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and jim demint has been talking about with internal circumstances, credibility of the research, the numbers are adjusted or fixed, the minute you do that you know your intellectual adversaries, we know your friends have gone over the line again. we knew that was the very first place that had to be covered and had to start sticking our issues carefully and some of those, i will never forget there will be an expansion of medicare proposed by senator ted kennedy that should be reason enough to have opposed it. we looked up the numbers and said this is in the $2 billion increase they say it is going to be. it will be closer to $10 billion. fear the good friends in the congressional budget office, send it over to the congressional budget office, they did, the congressional budget office came back and said the number was a little more. they justified our number, this president finished the number and said to people maybe we can rely on it and mandate leadership came along and fooled that story and told it so well in the first paragraph. >> what release strikes me in writing about exp
leadership on a urm inform issues and ultimately joined the leadership. we saw jim demint from south carolina become an important king maker in the senate. having a lot influence. in 2008 we saw the ultimate congressional back bench in the person of paul ryan show you can have a lasting impact on the debate. i think that is where the action is going to be going forward. the final thing i would say in terms of opportunities for limiting the federal government is if you look at when conservatives and libertarians have been conservative in the -- successful in the past. it's been in response to liberal government. to people always like big government when it's free. soon we're going see the middle class begin to pay some of the costs, and that is really the circumstances under which the social revolution of the 1960 and '70s gave way to the limited skeet reform of the '70s and 1990s to a point when you are democratic presidents talking about the era of being over and deficit reduction the best thing for the economy. and actually talking about entitlement reform. unfortunately nothing happened. t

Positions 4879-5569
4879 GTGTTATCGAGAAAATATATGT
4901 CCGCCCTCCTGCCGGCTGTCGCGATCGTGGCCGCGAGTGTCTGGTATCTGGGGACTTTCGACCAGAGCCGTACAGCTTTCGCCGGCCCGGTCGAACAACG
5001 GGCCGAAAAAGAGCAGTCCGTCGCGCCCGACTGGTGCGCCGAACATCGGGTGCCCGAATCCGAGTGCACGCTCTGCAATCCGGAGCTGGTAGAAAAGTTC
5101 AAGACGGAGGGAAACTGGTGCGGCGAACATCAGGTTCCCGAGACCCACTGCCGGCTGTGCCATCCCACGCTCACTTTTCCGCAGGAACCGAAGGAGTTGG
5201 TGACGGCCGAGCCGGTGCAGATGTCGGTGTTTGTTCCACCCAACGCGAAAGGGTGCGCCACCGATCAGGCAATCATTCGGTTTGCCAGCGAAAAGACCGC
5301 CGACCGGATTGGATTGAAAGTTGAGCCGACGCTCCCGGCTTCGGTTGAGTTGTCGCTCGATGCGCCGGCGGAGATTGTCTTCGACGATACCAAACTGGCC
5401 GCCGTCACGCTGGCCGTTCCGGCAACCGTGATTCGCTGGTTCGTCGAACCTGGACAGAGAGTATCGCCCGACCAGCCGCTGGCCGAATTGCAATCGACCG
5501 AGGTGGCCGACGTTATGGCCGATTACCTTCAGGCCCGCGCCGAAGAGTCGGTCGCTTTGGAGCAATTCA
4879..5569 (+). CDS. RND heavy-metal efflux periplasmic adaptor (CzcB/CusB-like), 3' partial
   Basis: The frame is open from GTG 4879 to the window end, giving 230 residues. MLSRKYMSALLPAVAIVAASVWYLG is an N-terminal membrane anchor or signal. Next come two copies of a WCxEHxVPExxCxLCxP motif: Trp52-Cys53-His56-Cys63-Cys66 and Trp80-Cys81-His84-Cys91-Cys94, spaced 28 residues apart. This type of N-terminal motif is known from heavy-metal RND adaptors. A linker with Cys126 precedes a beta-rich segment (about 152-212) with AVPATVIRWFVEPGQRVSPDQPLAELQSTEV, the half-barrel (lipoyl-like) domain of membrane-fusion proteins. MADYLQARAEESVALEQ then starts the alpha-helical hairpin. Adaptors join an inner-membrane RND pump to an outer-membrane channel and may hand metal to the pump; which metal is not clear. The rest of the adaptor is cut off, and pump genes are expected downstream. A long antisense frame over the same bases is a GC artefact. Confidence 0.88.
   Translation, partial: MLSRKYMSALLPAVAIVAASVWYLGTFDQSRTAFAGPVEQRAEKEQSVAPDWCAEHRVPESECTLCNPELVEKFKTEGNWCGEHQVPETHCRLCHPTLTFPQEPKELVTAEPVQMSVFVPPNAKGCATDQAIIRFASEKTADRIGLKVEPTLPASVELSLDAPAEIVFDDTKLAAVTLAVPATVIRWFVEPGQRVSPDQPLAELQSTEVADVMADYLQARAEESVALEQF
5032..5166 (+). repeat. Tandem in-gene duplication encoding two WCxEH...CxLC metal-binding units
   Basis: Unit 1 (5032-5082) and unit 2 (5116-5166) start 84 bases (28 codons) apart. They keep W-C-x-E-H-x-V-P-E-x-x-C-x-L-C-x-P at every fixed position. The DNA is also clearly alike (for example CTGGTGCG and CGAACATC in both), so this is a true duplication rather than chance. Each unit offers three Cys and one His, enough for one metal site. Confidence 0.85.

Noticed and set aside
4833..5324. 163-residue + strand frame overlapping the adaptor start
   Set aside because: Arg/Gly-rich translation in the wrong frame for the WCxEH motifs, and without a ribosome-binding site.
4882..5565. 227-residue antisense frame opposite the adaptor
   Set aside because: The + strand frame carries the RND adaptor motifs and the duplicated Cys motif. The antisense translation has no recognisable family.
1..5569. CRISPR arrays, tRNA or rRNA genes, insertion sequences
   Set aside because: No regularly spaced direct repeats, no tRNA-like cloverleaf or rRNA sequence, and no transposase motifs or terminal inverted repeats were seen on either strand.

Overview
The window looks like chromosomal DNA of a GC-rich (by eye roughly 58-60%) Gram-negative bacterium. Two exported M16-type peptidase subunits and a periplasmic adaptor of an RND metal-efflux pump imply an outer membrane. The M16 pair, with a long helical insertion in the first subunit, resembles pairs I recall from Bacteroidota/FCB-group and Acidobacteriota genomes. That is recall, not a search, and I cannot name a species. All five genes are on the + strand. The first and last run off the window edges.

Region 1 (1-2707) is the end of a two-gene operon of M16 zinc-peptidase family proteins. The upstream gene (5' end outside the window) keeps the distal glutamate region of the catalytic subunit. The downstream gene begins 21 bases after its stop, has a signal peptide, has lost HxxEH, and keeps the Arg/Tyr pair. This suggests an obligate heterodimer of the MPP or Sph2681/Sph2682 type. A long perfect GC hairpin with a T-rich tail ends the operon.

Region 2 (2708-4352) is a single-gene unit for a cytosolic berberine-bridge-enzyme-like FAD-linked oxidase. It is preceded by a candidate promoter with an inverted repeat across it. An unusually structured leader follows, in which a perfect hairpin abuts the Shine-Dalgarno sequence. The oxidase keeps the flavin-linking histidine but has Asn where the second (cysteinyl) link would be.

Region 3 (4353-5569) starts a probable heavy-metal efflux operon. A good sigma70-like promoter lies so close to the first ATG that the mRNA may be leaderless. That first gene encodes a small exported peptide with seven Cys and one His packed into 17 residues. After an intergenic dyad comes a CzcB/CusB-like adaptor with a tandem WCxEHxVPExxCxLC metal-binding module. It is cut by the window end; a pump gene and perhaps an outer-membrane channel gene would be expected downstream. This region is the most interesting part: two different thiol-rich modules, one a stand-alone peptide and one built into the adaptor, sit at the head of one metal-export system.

people of color in the jim crow not just south of the north to map. >> in my book i talk about confronting and discussing with the president of "msnbc" in 2010 about pat buchanan and him being on that channel and saying you have a guy who is essentially friendly with white separatist, friendly with white supremacists. he has written a book that says america's diversity is its downfall. why is this guy in your channel? he said zero code you know he has a point of view that we should feature. .. [laughter] >> no thanks. you know, you bring up a good point. there's this fear about losing traditional america, well, they did lose it. thank god -- >> thank god. >> for some of us, right. you know, we don't have the jim crow signs, we don't have the lynching anymore. so we really did lose that traditional america that we never really had to begin, right? -- begin with, right? eric, i want to ask you, you know, race has -- you know, blackness has had a particular history with media where images were reality and, in fact, images and words supersealedded reality and in many ways still do.